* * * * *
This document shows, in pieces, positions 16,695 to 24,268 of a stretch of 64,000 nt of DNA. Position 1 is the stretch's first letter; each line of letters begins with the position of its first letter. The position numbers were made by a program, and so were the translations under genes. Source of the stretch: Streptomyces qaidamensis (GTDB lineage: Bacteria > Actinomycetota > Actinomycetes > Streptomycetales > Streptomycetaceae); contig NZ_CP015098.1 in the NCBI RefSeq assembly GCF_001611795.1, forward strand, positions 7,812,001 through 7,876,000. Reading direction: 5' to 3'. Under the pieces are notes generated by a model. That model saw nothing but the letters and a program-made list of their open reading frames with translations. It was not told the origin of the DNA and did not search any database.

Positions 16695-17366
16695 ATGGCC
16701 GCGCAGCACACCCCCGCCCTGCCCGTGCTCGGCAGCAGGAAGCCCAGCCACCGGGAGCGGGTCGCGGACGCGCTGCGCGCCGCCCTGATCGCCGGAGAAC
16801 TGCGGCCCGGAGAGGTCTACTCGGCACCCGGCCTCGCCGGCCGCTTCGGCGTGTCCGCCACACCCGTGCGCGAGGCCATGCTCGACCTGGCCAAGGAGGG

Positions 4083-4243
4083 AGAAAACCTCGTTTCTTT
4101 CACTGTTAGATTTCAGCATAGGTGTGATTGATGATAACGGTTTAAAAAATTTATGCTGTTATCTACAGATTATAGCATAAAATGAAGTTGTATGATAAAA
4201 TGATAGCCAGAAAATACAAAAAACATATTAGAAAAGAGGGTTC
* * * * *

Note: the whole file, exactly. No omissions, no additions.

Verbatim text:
This document shows, in pieces, positions 16,695 to 24,268 of a stretch of 64,000 nt of DNA. Position 1 is the stretch's first letter; each line of letters begins with the position of its first letter. The position numbers were made by a program, and so were the translations under genes. Source of the stretch: Streptomyces qaidamensis (GTDB lineage: Bacteria > Actinomycetota > Actinomycetes > Streptomycetales > Streptomycetaceae); contig NZ_CP015098.1 in the NCBI RefSeq assembly GCF_001611795.1, forward strand, positions 7,812,001 through 7,876,000. Reading direction: 5' to 3'. Under the pieces are notes generated by a model. That model saw nothing but the letters and a program-made list of their open reading frames with translations. It was not told the origin of the DNA and did not search any database.

Positions 16695-17366
16695 ATGGCC
16701 GCGCAGCACACCCCCGCCCTGCCCGTGCTCGGCAGCAGGAAGCCCAGCCACCGGGAGCGGGTCGCGGACGCGCTGCGCGCCGCCCTGATCGCCGGAGAAC
16801 TGCGGCCCGGAGAGGTCTACTCGGCACCCGGCCTCGCCGGCCGCTTCGGCGTGTCCGCCACACCCGTGCGCGAGGCCATGCTCGACCTGGCCAAGGAGGG

Positions 4083-4243
4083 AGAAAACCTCGTTTCTTT
4101 CACTGTTAGATTTCAGCATAGGTGTGATTGATGATAACGGTTTAAAAAATTTATGCTGTTATCTACAGATTATAGCATAAAATGAAGTTGTATGATAAAA
4201 TGATAGCCAGAAAATACAAAAAACATATTAGAAAAGAGGGTTC